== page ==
The book Foundations of Cryptography states:

It was understood that problems related to breaking a 1-1 cryptographic mapping could not be NP-complete and, more important, that NP-hardness of the breaking task was poor evidence for cryptographic security.

But I thought the whole point of complexity theory was to determine which problems were NP so that we might be able to use the infeasibility of their solutions to produce security?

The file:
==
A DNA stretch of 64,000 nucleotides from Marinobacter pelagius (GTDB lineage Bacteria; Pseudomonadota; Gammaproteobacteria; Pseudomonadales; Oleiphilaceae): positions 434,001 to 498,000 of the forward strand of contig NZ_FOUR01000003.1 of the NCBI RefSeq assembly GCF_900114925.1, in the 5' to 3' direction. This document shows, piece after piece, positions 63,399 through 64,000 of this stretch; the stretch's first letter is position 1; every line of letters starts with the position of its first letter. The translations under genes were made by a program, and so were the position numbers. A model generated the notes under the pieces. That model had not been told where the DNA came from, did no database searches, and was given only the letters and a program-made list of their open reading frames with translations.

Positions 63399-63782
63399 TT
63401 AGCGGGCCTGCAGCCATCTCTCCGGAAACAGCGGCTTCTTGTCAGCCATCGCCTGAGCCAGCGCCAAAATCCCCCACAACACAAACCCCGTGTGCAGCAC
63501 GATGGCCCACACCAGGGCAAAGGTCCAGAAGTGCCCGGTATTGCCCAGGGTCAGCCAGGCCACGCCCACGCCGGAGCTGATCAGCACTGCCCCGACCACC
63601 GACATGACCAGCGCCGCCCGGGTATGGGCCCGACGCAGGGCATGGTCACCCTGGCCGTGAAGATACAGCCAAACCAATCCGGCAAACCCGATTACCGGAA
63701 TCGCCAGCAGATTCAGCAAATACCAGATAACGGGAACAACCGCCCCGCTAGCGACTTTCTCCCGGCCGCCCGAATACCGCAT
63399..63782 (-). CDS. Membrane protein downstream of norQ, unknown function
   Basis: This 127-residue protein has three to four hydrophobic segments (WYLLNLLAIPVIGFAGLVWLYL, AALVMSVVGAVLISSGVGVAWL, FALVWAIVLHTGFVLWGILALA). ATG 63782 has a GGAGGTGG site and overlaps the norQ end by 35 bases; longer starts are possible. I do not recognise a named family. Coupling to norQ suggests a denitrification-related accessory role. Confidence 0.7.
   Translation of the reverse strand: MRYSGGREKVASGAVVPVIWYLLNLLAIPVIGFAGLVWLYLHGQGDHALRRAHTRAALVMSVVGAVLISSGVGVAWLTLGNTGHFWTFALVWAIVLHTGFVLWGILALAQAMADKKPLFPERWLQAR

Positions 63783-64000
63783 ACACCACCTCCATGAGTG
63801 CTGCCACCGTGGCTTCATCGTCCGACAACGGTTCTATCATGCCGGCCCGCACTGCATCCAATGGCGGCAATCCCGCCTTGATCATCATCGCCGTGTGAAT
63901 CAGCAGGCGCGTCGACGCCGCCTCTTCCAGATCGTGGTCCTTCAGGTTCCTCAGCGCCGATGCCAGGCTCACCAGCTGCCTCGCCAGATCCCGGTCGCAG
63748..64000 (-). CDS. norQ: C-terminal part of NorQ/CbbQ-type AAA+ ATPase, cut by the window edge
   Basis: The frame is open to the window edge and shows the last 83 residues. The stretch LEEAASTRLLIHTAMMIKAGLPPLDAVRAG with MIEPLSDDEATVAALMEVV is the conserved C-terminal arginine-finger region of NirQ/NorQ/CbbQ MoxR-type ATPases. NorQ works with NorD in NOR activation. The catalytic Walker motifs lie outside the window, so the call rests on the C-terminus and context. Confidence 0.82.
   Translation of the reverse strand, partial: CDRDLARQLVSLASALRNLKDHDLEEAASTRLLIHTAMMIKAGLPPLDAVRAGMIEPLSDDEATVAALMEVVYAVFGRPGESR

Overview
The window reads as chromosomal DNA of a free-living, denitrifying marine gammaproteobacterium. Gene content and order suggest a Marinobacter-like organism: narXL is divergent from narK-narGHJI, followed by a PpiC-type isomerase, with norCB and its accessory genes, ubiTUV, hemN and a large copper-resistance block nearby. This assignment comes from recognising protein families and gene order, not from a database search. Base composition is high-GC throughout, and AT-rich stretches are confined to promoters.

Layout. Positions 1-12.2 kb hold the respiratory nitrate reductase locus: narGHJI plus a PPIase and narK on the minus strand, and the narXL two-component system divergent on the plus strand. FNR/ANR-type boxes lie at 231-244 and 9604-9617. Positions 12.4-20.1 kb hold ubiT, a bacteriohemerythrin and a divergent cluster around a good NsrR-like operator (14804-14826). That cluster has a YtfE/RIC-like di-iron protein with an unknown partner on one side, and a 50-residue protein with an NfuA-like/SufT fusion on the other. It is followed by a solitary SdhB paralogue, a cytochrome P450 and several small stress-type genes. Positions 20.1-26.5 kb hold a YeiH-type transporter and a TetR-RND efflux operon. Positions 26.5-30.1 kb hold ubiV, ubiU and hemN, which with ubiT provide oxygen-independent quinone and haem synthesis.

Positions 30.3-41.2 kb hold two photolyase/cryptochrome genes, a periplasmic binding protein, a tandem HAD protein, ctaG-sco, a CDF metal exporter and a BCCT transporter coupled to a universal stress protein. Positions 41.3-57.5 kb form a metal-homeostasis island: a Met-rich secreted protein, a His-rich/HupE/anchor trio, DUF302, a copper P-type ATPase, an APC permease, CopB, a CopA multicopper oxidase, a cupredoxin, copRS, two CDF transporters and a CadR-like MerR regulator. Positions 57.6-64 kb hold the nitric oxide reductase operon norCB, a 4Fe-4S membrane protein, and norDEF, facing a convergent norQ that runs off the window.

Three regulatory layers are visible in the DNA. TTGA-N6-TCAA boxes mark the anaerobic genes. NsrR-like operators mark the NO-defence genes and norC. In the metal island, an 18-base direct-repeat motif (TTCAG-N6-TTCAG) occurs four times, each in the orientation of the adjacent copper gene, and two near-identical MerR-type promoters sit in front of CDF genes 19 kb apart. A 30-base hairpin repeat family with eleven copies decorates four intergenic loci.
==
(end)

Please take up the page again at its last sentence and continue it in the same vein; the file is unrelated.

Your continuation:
1 Answer 1


NP is about worst case hardness. An NP-hard problem can in fact be very easy to solve for the majority of cases. This would obviously be a poor cryptographic system. Further, some NP-hard problems may even be quite easy to approximate. This could also be bad for cryptography.


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